Click For Photo: https://en.es-static.us/upl/2019/01/2019-january-19-20-moon-castor-pollux-300x300.jpg
On January 19, 2019, the moon might look full to you, but it’s not yet. Full moon comes when the moon is most opposite the sun. That’ll be January 20 for us in North America, at which time the full supermoon will be totally eclipsed by the Earth’s dark shadow for 62 minutes, starting at 11:41 p.m. EST, 10:41 p.m. CST, 9:41 p.m. MST, 8:41 p.m. PST, 7:41 p.m. Alaskan Time and 6:41 p.m. Hawaiian Time.
Meanwhile, the January 19 moon is a waxing gibbous moon. It’s near the bright stars Castor and Pollux in the constellation Gemini the Twins.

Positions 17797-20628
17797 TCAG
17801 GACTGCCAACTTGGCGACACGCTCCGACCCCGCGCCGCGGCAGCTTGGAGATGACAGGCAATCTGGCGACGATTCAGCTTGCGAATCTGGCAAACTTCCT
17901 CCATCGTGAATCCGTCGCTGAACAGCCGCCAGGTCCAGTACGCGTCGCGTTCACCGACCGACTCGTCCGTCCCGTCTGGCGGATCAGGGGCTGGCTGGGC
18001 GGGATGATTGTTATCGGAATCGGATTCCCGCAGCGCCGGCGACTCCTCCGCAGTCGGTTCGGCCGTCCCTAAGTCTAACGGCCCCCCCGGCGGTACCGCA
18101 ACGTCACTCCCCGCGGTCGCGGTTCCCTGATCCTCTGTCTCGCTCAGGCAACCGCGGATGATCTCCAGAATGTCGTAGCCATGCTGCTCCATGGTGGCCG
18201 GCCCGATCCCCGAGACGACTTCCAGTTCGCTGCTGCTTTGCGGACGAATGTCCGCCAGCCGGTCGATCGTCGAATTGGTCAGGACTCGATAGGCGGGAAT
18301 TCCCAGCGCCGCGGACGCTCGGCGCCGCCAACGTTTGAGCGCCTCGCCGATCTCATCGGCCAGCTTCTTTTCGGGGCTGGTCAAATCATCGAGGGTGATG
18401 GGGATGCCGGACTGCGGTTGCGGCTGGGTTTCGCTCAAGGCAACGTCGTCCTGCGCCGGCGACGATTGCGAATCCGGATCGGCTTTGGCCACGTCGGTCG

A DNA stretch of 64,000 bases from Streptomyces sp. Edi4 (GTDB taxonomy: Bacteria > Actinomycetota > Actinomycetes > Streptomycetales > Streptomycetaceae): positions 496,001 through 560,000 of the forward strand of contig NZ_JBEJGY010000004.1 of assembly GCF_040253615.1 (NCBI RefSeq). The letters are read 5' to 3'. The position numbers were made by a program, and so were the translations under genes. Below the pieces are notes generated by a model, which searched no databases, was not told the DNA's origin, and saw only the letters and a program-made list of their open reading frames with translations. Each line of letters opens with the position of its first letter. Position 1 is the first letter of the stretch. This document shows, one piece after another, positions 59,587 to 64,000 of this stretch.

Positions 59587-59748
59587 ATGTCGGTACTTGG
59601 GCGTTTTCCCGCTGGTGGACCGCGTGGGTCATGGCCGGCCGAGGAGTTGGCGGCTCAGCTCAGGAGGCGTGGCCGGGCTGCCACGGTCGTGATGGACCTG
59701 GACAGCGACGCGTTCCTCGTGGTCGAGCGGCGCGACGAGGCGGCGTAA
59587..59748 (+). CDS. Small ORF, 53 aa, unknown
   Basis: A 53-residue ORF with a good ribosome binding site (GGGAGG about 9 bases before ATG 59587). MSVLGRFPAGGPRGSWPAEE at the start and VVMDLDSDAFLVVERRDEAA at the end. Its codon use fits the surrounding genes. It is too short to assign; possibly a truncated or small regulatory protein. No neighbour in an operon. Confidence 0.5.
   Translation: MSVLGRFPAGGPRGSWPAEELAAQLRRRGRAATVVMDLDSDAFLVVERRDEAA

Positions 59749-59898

Figure - Gemini - Twins - Chart - Top
Although we’ve drawn in the stick figure of the Gemini Twins on the chart at the top of this post, you might not see much of Gemini in the moonlight glare except for Castor and Pollux. These two stars are bright and noticeable for being near one another. They form the northeastern part of the Winter Circle.
You can also use the Big Dipper to locate Castor and Pollux. Draw an imaginary line diagonally through the bowl of the Big Dipper, as shown on the sky chart above.
Star - Side - January - Moon - Procyon
That brilliant star on the other side of the January 19 moon is Procyon, sometimes called the Little Dog Star.
You might not know that Procyon – and Castor...
Wake Up To Breaking News!